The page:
Stephen R. Miller is an Associate Professor of Law, University of Idaho College of Law – Boise. A.B., Brown University; M.C.P, University of California, Berkeley; J.D., University of California, Hastings. The author serves as principal investigator on a three-year Landscape Scale Restoration Project Grant from the U.S. Forest Service, which is managed by the Idaho Department of Lands. He wishes to acknowledge and thank his colleagues on the grant, Thomas Wuerzer, Jaap Vos, and Eric Lindquist. He also wishes to thank Molly Mowery, Wildfire International, and Tyre Holfeltz, Idaho Department of Lands, for serving as invaluable tutors on all things wildfire. Alexander Grad and Brian Stephens provided excellent research assistance on this project during the 2015 — 16 academic year.
This project is funded in part by the Idaho Department of Lands in cooperation with the USDA Forest Service. In accordance with Federal law and U.S. Department of Agriculture policy, this institution is prohibited from discriminating on the basis of race, color, national origin, sex, age, or disability. (Not all prohibited bases apply to all programs.) To file a complaint of discrimination, write USDA, Director, Office of Civil Rights, Room 326-W, Whitten Building, 1400 Independence Avenue, SW, Washington, DC 20250-9410 or call (202) 720-5964 (voice and TDD). USDA is an equal opportunity provider and employer.
MOST OF THE TECHNIQUES FOR WILDFIRE PLANNING in the Wildland-Urban Interface (“WUI”) (pronounced “Woo-E”) have been known for a long time, and they do not necessarily preclude or significantly impede development. So why is effective wildfire protection so rare in the WUI? This article contends that the primary reason why wildfire planning is so uncommon lies primarily in the fact that it is typically delegated to the fire function of federal, state, and local governments. Effective wildfire planning, however, requires active involvement of those governmental functions that entitle and regulate development, as well as on-going engagement by the local community that ultimately lives in those fire-prone communities. The primary goal of this article is to provide an approach to wildfire planning that integrates the development community — both regulator and regulated — in the process, as well as the community of citizens that live in potential paths of wildfires. To do so effectively, lawyers, planners, building officials and developers must understand key aspects of fire — from ecology, to how wildfire resources are allocated — while also bringing their own skill sets to bear on the problem. This article offers a four-step approach to planning for wildfire in the WUI, which is based upon hundreds of hours of talking with wildfire experts and communities around the West engaged in forward-looking approaches to the problem. The model presented here seeks to synthesize long-standing and emerging practices, as well as facilitate their broader adoption and implementation.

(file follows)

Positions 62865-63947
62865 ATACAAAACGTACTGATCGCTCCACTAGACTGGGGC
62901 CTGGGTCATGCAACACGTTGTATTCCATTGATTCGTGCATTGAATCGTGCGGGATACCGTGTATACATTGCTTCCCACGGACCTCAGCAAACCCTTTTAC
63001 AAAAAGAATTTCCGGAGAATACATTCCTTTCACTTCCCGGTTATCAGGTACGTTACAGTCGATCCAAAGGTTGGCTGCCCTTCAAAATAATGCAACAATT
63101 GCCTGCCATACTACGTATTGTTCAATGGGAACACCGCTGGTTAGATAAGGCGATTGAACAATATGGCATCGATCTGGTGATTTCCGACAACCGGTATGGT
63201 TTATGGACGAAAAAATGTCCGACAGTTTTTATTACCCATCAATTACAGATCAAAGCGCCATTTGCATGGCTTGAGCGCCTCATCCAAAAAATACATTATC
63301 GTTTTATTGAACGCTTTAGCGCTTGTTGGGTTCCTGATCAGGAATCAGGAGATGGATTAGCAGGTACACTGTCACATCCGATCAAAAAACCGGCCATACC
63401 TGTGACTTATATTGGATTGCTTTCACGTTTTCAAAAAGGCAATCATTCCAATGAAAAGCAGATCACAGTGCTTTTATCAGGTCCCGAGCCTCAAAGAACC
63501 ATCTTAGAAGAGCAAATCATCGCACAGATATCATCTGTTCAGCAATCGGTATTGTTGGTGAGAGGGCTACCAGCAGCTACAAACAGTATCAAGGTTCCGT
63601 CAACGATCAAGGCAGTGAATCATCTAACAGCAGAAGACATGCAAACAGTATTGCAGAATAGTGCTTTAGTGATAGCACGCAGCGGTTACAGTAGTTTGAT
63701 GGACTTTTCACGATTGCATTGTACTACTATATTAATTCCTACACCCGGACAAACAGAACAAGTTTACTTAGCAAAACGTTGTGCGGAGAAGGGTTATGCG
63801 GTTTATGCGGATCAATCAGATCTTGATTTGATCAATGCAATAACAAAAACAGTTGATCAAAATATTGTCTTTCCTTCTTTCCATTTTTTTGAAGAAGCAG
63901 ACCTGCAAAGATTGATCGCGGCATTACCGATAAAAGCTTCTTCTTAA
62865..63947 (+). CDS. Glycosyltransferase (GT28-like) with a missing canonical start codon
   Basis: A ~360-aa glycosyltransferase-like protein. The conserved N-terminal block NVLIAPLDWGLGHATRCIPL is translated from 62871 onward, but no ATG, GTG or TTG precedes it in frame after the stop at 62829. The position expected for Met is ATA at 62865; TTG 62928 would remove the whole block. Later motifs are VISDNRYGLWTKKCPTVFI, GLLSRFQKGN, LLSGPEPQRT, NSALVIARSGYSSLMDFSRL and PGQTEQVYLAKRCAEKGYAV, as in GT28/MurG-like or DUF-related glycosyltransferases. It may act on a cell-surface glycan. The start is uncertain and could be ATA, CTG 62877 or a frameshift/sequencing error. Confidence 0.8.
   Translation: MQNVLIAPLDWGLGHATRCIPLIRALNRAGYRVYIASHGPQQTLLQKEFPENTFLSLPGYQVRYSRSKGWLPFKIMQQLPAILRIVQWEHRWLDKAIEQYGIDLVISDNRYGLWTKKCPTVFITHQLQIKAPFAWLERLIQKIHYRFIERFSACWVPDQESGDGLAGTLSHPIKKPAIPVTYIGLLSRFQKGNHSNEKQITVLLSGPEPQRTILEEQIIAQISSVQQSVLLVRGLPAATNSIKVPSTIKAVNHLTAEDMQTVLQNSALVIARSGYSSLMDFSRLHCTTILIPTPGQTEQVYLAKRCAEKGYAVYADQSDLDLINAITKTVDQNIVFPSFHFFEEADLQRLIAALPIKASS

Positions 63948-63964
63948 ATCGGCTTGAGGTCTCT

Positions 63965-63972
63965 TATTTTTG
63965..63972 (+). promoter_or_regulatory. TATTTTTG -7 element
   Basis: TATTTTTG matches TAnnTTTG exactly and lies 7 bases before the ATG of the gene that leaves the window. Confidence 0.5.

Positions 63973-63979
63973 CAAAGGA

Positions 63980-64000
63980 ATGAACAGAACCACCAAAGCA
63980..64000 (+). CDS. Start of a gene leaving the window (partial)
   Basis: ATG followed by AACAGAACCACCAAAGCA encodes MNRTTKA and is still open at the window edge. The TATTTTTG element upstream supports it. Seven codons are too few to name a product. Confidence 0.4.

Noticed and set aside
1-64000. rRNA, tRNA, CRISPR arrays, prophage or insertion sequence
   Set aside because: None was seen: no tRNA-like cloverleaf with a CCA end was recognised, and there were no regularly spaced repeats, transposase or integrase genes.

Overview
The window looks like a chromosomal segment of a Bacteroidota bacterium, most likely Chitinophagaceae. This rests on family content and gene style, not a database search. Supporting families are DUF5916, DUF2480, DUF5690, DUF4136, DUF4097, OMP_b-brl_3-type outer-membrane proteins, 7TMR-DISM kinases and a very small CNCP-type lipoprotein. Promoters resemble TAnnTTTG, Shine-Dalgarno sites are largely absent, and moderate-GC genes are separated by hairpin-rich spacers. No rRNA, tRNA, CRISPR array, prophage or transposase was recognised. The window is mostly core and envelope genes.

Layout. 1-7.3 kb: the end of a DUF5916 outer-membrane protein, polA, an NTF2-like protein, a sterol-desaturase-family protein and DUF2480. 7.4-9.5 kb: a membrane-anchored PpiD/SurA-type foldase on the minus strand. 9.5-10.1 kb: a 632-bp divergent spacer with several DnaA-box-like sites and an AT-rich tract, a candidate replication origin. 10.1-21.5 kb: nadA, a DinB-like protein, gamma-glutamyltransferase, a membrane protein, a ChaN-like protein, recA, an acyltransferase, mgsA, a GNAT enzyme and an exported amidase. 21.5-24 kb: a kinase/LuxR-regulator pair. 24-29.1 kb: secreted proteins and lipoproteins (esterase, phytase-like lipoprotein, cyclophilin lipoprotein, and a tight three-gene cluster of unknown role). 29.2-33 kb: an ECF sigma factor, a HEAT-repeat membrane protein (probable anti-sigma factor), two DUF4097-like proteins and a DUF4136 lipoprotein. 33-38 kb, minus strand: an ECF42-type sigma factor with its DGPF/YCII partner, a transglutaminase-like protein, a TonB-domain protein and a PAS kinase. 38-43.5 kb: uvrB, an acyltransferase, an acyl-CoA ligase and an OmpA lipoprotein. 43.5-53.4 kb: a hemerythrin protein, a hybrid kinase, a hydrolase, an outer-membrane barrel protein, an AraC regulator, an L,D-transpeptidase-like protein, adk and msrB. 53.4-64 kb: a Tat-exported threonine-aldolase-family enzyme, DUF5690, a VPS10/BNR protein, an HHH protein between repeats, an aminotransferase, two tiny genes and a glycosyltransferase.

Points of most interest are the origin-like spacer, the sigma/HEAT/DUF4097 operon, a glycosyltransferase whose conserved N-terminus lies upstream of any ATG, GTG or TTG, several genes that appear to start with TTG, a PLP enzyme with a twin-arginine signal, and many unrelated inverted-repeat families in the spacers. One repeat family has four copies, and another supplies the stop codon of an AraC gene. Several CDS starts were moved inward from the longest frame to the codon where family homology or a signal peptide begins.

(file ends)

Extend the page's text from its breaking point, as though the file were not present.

Section II explains the rising risk of wildfire, and also considers how we evaluate the cost of fire. While cost is often associated with wildfire suppression, there are numerous other long-term costs associated with fire, such as loss of recreational amenities, as well as increased risk of secondary hazards, such as flood and landslide, that must also be considered in evaluating the cost of fire.
Section III explains three important ways to think about the WUI, and why communities must utilize each of these three approaches in their wildfire planning. First, the WUI is a policy definition, the most important formulation of which is “where humans and their development meet or intermix with wildland fuel.”1 Numerous sociologists have also sought to define this area primarily according to the density of development.2 Second, the WUI is a legal definition that has a basis in statute and from which legal consequences flow, such as the availability of planning and relief funds.3 These legal definitions vary from statute to statute, and wildfire planning must be vigilant in tracking those federal, state and local WUI legal definitions that apply in a region. Third, it is important to recognize that the WUI is not a stagnant concept; rather, as a community develops, the WUI will change. What is a WUI today may well be a fully urbanized area in a decade; as a result, WUI wildfire planning must be updated to reflect the changed in a community’s urbanization, even if all other factors remain the same.